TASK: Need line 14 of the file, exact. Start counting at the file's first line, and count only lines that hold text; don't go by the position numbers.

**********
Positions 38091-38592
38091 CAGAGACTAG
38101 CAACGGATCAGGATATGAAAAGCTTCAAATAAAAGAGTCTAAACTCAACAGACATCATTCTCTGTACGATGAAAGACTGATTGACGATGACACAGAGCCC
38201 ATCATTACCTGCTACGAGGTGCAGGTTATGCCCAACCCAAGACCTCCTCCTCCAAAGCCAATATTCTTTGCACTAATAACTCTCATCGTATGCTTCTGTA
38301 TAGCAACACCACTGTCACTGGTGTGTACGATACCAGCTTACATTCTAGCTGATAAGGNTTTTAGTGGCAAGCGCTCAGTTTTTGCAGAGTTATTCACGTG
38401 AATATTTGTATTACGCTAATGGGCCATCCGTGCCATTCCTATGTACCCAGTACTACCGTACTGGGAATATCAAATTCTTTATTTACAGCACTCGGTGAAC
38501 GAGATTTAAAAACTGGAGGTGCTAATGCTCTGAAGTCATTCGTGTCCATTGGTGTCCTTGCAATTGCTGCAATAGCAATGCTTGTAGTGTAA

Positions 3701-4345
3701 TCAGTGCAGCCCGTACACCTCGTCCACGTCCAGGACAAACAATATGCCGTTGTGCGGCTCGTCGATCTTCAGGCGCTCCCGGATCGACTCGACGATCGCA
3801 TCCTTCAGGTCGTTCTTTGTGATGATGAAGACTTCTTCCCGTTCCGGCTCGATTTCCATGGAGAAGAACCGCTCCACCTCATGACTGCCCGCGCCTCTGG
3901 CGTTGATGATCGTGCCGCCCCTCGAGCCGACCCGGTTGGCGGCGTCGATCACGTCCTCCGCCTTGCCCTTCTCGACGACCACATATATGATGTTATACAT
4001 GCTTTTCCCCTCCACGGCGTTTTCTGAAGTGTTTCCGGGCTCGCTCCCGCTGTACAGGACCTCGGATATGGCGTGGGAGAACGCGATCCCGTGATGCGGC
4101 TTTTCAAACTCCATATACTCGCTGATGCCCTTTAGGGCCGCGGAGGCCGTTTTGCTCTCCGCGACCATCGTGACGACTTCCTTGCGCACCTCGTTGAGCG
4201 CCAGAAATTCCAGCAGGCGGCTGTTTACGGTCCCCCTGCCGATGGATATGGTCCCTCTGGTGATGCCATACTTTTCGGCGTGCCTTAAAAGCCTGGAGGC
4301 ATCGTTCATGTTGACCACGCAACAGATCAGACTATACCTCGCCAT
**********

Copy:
4201 CCAGAAATTCCAGCAGGCGGCTGTTTACGGTCCCCCTGCCGATGGATATGGTCCCTCTGGTGATGCCATACTTTTCGGCGTGCCTTAAAAGCCTGGAGGC